A huge thunderstorm cut short the third day of the second Test by a full session to the relief of the Ireland bowlers who had suffered for more than four hours.

Sri Lanka finished the day on 357 for one, just 135 runs behind Ireland’s first innings total and if the teams get a full day’s play on Thursday, Ireland could face a difficult last day trying to avoid defeat.

Curtis Campher, the pick of the bowlers, claimed Ireland’s only success after their hosts resumed on 81 for no wicket, thanks to a first catch on his Test match debut by Matthew Humphreys but following the stand of 228 – the highest for the first wicket in Galle – Nishan Maduskha and Kusal Mendis have already put on another three-figure partnership.

It should have been ended on 63 but Andrew Balbirnie dropped Madushka at slip and as bowling coach Ryan Eagleson admitted at the end of the day, you can’t afford to miss them at this level. But, he remained positive looking ahead to the next two days.

“That’s the beauty of Test match cricket you can go bang-bang and get two new batters in, but it’s just creating that chance and we had a couple today, we didn’t take them and at this level you have to take your chances.

“The ball was reverse swinging for Curtis Campher towards the end but the plan tomorrow is if we get a couple of early wickets and get new batters in you never know where this Test can go.”

It will be easier said than done against this formidable batting line-up. Madushka may be playing only his third Test but he has 40 first class games under his belt and a top score of 300 not out, while Mendis, who has scored 83 off just 96 balls, has a Test best of 196. And that’s only the two who are in the middle.

“We have struggled today,” admitted Eagleson, “We didn’t put the ball in the right areas consistently and gave away too many four balls and even six balls and Test match cricket is about building that pressure - putting dot balls together, bowling maidens.

“I think we bowled only four maidens today but credit to the Sri Lanka batters the way they went about their business today and didn’t let our bowlers settle.”

The Galle pitch usually starts to take turn by the end of day three but when the umpires took the players off the field 15 minutes before the scheduled tea interval, initially because of bad light, there will little sign of that, which was why Campher was bowling from one end and Harry Tector at the other.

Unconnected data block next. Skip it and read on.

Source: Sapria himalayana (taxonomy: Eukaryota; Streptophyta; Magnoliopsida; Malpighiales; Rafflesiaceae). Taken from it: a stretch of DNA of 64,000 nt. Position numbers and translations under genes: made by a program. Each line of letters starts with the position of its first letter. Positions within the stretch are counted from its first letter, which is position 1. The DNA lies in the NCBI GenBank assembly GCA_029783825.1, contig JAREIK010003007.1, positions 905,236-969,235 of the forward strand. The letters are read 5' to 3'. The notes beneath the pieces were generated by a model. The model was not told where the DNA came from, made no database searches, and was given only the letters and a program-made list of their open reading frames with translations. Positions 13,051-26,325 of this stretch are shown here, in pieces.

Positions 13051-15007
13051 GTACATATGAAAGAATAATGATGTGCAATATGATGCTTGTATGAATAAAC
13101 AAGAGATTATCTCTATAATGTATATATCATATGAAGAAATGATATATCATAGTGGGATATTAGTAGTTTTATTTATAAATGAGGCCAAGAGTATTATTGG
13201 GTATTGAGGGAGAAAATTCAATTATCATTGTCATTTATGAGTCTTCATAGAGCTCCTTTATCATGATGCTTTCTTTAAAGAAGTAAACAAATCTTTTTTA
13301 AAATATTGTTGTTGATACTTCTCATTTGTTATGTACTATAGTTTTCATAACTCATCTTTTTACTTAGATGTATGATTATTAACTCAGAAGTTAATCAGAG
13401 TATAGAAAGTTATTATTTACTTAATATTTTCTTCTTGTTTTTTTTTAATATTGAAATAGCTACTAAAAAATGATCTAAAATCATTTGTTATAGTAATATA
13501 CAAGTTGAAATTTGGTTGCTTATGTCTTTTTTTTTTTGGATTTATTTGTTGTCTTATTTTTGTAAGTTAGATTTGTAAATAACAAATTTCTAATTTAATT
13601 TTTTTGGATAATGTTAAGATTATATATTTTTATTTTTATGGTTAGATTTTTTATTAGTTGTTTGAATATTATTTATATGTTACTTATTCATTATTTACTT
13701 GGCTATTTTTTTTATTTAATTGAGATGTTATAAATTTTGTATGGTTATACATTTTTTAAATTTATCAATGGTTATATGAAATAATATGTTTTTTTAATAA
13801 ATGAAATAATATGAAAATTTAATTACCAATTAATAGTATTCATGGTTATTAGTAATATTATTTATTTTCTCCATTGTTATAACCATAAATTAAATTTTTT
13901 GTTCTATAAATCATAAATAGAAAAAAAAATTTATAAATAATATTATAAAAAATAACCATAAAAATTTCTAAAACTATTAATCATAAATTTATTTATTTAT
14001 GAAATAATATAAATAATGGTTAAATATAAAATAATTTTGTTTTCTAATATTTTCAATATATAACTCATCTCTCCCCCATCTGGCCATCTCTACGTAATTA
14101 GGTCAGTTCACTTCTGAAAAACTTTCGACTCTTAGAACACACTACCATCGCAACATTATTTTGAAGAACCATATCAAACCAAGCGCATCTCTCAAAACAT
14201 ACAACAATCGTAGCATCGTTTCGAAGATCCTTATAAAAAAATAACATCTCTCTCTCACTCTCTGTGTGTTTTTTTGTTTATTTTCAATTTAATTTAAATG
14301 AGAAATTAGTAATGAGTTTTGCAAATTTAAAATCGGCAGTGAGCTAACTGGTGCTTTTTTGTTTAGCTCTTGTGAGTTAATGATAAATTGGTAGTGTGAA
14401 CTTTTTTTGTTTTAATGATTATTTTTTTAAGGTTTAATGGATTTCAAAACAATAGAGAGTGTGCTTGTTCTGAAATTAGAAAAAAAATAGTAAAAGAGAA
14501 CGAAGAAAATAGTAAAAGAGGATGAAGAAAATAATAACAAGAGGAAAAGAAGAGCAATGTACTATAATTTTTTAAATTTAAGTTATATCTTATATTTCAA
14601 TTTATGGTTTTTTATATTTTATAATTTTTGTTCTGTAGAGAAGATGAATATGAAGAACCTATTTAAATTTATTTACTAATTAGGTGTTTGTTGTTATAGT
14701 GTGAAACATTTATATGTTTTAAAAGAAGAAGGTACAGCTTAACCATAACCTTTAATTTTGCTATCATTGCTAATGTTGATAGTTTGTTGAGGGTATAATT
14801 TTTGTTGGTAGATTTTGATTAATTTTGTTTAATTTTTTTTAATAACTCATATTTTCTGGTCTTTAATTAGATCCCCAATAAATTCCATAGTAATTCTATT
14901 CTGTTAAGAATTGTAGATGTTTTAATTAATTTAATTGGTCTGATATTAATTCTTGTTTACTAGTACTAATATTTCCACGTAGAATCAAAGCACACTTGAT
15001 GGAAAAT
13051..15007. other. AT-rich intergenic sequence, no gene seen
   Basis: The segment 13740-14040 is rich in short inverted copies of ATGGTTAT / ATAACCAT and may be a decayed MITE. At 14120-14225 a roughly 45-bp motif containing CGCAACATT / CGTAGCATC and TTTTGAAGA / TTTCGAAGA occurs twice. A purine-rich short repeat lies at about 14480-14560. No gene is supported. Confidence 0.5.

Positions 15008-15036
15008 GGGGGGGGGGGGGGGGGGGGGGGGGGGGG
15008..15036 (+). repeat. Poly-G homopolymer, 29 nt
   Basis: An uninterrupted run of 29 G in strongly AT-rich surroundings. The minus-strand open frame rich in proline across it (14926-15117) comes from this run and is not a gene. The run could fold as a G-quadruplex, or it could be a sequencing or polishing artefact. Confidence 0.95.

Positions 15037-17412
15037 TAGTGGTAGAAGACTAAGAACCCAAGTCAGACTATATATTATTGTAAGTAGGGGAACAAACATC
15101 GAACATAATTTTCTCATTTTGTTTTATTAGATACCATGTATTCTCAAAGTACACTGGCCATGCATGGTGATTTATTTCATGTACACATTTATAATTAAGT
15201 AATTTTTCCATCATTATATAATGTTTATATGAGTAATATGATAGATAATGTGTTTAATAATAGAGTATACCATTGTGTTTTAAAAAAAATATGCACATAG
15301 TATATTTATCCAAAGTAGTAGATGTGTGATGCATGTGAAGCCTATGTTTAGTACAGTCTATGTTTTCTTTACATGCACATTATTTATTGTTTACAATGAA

It meant Ireland’s front three spinners had had a difficult day. McBrine was comfortably the most economical but apart from inducing the big chance of the day, he rarely troubled the batsmen and Ben White and Humphreys were just too inconsistent with their length.

It was always going to be a huge ask for Humphreys, not only playing his first Test but also his maiden first-class game and after getting only two three-over spells, on Monday night and before lunch yesterday, he was brought back into the attack with Sri Lanka on 316 for one.

Mendis, a free-spirited player and fond of the big hits, took an immediate liking to him and a full toss was hit over the mid-wicket boundary and in Humphreys’ next over he hit three more sixes off successive deliveries.

At the end of the over, it was disappointing to see only James McCollum, who had to run 80 yards from deep mid-wicket, have any words of consolation for the 20-year-old, but Eagleson was more forthcoming in his press conference.

“Matthew’s challenge going forward is just to be more consistent and as a left arm spinner land in the danger areas and, as you saw, a couple of bad balls were put away. But he will learn from it and come back, it’s just consistency across the board with a lot of our bowlers.”

The one wicket to fall was Sri Lanka captain Dimuth Karunaratne to the last ball before lunch, pulling Campher straight to fine leg, two balls after undergoing the compulsory concussion check after missing a bouncer and being hit on the helmet, But by then he had reached his 16th Test century – just another indication of what a fast learning curve this Ireland team is on.